Computing at School Conference 14th-15th June

The Computing at School Conference started on Thursday 14th June and finished on Friday 15th June. There is a link here to presenters audioboos, films, slides etc. and you can download the programme from here and I have a photo gallery here of my images from the conference.

Bring and Brag The Thursday night is the ‘Bring and Brag’ session where presenters basically do that. I chose to run a 5 minute RaspberryJam just to give a flavour or taste of what a RaspberryJam is like. For the first three minutes I asked members of the audience to identify which of the following they were. 1. People who have a Raspberry Pi and understand what to do with it 2. People who dont have a Raspberry Pi but understand what to do with it. 3. People have a Raspberry Pi but don’t understand what to do with it 4. 3. People who don’t have a Raspberry Pi and don’t understand what to do with it. I then got them to share their knowledge and experience before showing a video of Rosie Py showing how to create games with Scratch.

Dave Cliff ‘Flash-Crash’ The next day we started with some amazing key note presentations, one in particular was truly amazing, it was Dave Cliff‘s story of robot trading from first concept right through to the stock market ‘Flash – Crash‘ blip that happened on 6th May 2010. He explains how in just under 10 minutes, $880 billion stock value disappeared from the stock market. Dave tells the story of this in an engaging and entertaining theatrical style and predicts the future of robot trading. Dave Cliff is professor of Computer Science, University of Bristol.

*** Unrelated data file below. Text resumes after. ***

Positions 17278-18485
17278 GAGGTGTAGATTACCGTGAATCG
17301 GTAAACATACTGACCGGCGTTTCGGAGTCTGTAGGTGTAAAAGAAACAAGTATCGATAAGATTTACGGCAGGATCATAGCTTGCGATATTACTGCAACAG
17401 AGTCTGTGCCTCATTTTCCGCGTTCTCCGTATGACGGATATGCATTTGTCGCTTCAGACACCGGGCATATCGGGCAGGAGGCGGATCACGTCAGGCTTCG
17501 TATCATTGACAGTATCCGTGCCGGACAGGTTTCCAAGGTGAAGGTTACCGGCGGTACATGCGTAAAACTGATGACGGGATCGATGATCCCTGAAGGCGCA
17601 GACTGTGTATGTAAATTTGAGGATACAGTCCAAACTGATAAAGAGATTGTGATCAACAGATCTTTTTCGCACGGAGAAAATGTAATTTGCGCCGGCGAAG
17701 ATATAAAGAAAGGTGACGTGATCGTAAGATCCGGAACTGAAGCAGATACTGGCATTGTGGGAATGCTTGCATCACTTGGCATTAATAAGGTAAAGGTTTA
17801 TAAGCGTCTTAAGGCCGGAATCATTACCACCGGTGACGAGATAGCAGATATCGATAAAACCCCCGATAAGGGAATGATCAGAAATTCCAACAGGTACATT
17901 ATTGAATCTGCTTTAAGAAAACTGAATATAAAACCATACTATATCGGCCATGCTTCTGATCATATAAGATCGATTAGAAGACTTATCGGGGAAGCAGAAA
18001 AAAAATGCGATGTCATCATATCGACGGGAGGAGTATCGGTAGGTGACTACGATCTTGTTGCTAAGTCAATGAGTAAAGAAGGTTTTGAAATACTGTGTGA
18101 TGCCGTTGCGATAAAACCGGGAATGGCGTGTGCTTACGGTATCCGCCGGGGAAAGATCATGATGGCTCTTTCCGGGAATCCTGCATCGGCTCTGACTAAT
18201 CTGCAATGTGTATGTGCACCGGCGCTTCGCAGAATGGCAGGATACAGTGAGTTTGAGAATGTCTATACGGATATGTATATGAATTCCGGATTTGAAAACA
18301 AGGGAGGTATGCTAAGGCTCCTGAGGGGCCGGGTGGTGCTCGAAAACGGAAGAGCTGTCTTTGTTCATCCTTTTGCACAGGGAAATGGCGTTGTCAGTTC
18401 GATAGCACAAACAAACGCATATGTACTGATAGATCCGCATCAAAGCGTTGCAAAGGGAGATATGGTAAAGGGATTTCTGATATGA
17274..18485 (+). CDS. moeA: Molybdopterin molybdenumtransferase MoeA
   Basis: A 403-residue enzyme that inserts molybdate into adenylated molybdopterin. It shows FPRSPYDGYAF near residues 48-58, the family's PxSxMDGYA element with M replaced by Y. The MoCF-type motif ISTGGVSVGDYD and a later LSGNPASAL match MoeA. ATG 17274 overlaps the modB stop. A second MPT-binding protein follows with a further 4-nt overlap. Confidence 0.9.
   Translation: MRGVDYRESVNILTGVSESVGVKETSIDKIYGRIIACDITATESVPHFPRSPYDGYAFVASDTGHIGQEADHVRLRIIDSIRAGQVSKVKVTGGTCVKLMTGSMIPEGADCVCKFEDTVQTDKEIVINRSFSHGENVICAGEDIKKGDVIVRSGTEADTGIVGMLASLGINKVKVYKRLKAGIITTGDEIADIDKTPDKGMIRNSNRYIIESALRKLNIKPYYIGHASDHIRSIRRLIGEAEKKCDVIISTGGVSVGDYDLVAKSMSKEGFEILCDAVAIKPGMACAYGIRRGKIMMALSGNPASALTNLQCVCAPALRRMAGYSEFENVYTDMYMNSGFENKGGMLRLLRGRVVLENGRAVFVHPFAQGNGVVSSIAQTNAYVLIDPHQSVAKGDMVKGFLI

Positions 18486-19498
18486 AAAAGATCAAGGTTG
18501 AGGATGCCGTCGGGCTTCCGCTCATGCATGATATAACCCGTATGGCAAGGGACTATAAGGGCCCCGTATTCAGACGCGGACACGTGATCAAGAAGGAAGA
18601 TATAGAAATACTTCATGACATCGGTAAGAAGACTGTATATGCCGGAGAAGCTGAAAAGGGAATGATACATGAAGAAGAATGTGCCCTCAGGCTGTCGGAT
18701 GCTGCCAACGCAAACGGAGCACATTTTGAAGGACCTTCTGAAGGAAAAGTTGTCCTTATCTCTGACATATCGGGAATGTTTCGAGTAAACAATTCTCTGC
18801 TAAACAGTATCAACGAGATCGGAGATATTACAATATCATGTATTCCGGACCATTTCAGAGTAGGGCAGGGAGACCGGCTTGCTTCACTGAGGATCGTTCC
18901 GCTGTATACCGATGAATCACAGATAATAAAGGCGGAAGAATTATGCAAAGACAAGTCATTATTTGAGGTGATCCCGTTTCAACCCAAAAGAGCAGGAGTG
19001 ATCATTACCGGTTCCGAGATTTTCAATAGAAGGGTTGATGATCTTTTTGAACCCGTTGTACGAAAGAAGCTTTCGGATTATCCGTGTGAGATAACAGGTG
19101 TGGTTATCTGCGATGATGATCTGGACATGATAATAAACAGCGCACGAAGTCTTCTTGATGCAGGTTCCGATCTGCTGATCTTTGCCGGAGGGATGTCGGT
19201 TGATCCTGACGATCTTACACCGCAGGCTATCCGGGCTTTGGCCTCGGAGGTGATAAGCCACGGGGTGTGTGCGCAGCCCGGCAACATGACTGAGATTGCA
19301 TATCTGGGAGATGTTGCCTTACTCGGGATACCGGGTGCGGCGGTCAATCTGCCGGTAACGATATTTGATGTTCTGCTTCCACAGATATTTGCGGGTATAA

Break Out Sessions Following the key notes, we had a variety of breakout sessions. I found this the most challenging – since there was such a bewildering choice of speakers and talks/workshops it was very difficult to choose which was likely to be the most useful. I found the workshop by¬†Laurent David particularly helpful, it was titled “Teach your students to use Javascript with HTML5“. There is a link here to some of his resources.

Hack to the future: Engaging your computing community I also led a workshop on running Hack To The Future inspired events. During this I played the Hack To The Future film commissioned by the BBC, the film can be found on this blog post here if you scroll right down. Rather than stand and talk for 50 minutes, I decided to turn it into a interactive workshop. Before describing my motives for Hack To The Future and what it was all about, I organised the people in the room into regional groups, then I described the nature of the events and then helped each group plan an event in their community or school. Since the event, some of the delegates have been in touch to tell me how they are planning or have held a Hack To The Future inspired event.

Later, I was interviewed by Leon with Neil Ford who works with Emma Mulqueeny for Rewired State. In this ‘interview’, with the help of Neil I explain what a Raspberry Jam is. This wasn’t scripted, so that’s why it has a strange approach to it, and of course I’m in it – so it was always going to be strange! I do sometimes muddle the phrase ‘Raspberry Jam’ with ‘Raspberry Pi’, it’s not deliberate. This was the first time that Neil and I had met, we then met again the following week at the first London Raspberry Jam.

Leon Cych is the multi-talented man behind the scenes accompanied this time by Rosie Slosek who was managing the audio capture. Leon spends many hours afterwards editing the videos, and as such very rarely makes it to the front of the stage, except to adjust your microphone!

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